Concept Learning As Search (ML)

See Concept Learning first.

Q: What can be learned?
A: Only what is in the hypothesis space.

The learning problem is equivalent to searching the hypothesis space to find the correct hypothesis.

Hypothesis Space

Hypothesis Space
1 + (NumValuesField1 + 1) * (NumValuesField2 + 1) * … * (NumValuesFieldN + 1)

The 1 at the front is for No Value Allowed (a possible value), and the + 1 inside each bracket is for Don't Care (also a possible value).

We only cover the No Value Allowed once, rather than as an additional value as any hypothesis with that constraint covers no instances (as in, we never have a situation (instance) where one attribute doesn't exist), hence all are semantically equivalent.

Instance Space

Instance Space
NumValuesField1 * NumValuesField2 * … * NumValuesFieldN

We only need to care about the possible values as any 'instance' (situation) will have one of those set.
The instance space is hence smaller than the hypothesis space (so we say the hypothesis space has more 'expressive power'.

Generality and Hypotheses

When we say a hypothesis is more general than another hypothesis, we essentially mean that it has more 'don't care's' than it.

Formal definition:

Let J and K be hypotheses within H. We say that J is more general than or equal to K iff:

\begin{align} (\forall d \in D) [(K(d) = 1) \rightarrow (J(d) = 1)] \end{align}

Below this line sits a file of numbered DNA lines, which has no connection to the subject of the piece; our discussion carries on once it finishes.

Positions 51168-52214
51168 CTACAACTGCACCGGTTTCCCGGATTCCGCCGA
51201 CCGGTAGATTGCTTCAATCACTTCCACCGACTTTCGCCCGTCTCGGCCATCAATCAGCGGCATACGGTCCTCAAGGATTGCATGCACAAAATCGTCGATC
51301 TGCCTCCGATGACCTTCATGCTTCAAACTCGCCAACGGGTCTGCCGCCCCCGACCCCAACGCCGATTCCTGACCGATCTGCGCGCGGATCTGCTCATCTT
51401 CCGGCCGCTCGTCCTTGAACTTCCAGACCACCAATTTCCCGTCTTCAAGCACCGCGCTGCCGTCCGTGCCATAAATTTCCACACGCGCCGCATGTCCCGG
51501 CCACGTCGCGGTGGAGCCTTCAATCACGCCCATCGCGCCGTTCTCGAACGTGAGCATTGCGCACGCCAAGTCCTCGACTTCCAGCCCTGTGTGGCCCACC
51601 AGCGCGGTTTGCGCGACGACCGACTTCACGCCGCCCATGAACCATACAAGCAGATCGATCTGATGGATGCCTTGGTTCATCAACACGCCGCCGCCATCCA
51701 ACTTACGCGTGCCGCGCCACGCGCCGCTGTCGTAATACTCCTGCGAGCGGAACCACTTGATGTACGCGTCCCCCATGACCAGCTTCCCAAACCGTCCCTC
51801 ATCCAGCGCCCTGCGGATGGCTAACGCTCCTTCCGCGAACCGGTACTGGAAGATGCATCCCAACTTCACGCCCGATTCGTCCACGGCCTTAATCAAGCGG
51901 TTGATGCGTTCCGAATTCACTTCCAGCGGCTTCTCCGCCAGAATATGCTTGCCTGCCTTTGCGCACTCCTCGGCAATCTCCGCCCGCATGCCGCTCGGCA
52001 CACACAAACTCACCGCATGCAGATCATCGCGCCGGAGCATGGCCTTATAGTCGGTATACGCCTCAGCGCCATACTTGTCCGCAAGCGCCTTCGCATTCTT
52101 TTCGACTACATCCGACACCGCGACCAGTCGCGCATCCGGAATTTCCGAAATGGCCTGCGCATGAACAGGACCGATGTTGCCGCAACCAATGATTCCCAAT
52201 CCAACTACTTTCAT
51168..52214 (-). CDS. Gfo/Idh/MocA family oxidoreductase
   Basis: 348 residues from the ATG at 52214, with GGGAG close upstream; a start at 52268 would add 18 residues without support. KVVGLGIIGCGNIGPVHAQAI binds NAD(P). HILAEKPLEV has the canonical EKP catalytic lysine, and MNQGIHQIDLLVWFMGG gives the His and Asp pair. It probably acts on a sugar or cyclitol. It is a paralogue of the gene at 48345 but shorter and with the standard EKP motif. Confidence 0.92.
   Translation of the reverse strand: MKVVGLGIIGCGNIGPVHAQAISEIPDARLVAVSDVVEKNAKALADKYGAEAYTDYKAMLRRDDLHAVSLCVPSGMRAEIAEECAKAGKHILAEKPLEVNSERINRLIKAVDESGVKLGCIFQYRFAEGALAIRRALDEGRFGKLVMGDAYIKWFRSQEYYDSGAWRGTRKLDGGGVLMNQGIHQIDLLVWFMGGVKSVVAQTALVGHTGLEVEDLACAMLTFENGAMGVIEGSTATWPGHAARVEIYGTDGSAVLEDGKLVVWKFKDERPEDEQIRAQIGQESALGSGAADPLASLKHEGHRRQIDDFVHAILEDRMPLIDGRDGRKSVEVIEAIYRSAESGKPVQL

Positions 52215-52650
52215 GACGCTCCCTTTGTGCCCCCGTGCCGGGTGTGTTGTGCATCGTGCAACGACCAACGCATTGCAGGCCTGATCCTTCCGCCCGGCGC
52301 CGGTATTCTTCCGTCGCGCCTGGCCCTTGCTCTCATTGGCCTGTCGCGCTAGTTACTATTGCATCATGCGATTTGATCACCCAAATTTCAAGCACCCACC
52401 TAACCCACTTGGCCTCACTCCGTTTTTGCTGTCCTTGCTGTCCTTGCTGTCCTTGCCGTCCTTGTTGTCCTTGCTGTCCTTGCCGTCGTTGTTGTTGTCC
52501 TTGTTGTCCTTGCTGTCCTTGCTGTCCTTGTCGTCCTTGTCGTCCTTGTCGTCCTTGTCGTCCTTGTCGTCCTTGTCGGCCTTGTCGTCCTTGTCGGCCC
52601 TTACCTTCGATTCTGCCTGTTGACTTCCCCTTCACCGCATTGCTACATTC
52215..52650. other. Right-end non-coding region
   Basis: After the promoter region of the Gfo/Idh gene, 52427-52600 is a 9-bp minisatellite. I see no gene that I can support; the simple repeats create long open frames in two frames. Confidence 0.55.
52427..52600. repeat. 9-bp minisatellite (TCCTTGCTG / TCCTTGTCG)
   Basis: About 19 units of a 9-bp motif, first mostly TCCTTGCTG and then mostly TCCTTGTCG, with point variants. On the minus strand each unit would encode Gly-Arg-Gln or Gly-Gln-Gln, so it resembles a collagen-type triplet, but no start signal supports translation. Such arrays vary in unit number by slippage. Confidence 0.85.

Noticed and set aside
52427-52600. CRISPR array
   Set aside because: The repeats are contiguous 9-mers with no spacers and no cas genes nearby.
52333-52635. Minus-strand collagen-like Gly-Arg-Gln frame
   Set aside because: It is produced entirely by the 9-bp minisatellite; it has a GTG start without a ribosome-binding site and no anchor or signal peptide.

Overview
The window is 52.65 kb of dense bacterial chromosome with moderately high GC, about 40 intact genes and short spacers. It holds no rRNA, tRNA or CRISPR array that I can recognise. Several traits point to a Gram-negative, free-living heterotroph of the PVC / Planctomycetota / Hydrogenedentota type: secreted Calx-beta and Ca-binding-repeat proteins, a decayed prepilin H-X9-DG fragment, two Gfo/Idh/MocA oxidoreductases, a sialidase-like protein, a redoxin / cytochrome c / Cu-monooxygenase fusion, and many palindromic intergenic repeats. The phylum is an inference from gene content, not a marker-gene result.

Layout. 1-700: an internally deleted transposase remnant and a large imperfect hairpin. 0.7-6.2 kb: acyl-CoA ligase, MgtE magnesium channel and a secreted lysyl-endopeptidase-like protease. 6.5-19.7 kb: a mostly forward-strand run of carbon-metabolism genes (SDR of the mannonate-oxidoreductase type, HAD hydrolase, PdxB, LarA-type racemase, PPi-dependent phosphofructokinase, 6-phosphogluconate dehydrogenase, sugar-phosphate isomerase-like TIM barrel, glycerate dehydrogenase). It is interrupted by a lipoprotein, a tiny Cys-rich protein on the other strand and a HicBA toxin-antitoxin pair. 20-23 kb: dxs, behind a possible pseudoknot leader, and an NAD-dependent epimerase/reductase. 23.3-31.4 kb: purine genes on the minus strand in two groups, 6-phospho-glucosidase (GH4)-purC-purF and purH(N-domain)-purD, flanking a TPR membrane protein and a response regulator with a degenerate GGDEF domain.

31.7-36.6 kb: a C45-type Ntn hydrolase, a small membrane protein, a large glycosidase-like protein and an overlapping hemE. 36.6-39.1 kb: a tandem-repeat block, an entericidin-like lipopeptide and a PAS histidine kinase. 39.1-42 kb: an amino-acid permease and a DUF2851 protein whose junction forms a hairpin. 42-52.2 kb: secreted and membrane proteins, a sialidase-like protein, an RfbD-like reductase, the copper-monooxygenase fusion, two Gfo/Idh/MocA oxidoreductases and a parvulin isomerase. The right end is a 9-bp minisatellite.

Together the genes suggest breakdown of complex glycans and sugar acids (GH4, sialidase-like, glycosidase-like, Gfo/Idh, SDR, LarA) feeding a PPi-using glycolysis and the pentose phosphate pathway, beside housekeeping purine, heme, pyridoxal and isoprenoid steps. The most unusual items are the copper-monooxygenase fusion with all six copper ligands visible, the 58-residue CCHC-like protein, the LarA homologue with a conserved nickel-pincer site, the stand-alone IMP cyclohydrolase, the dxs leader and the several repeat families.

i.e. For any data in the Data set, K(d) equalling 1 implies that J(d) equals 1.

J is strictly more general than K iff K(d) implies J(d), but J(d) does not imply K(d).

When J is more general than K, K is more specific than J.

Version Spaces

Put simply, the Version Space of any Hypothesis Space + Training Data (H and D) is the set of all valid h in H.

More technically, a hypothesis h is consistent with a set of training examples D, of target function c, iff h(x) = c(x) for each training example <x, c(x)> in D.

\begin{align} \text{Consistent}(h,D)\equiv (\forall<x, c(x)> \in D) h(x) = c(x) \end{align}

The version space is hence all hypotheses from H consistent with all the training examples in D:

\begin{align} VS_{H,D} \equiv (h \in H | \text{Consistent}(h,D)) \end{align}

Representing Version Spaces

Simply: If we know the most specific and the most general h in VS then we also know everything else in the VS, as these are our upper+lower bounds.

*The General Boundary, G, of VS is the set of the maximally general members.

  • The Specific boundary, S, of VS is the set of the maximally specific members.

Every member of the version space lies between these boundaries.

See Concept Learning Search Algorithms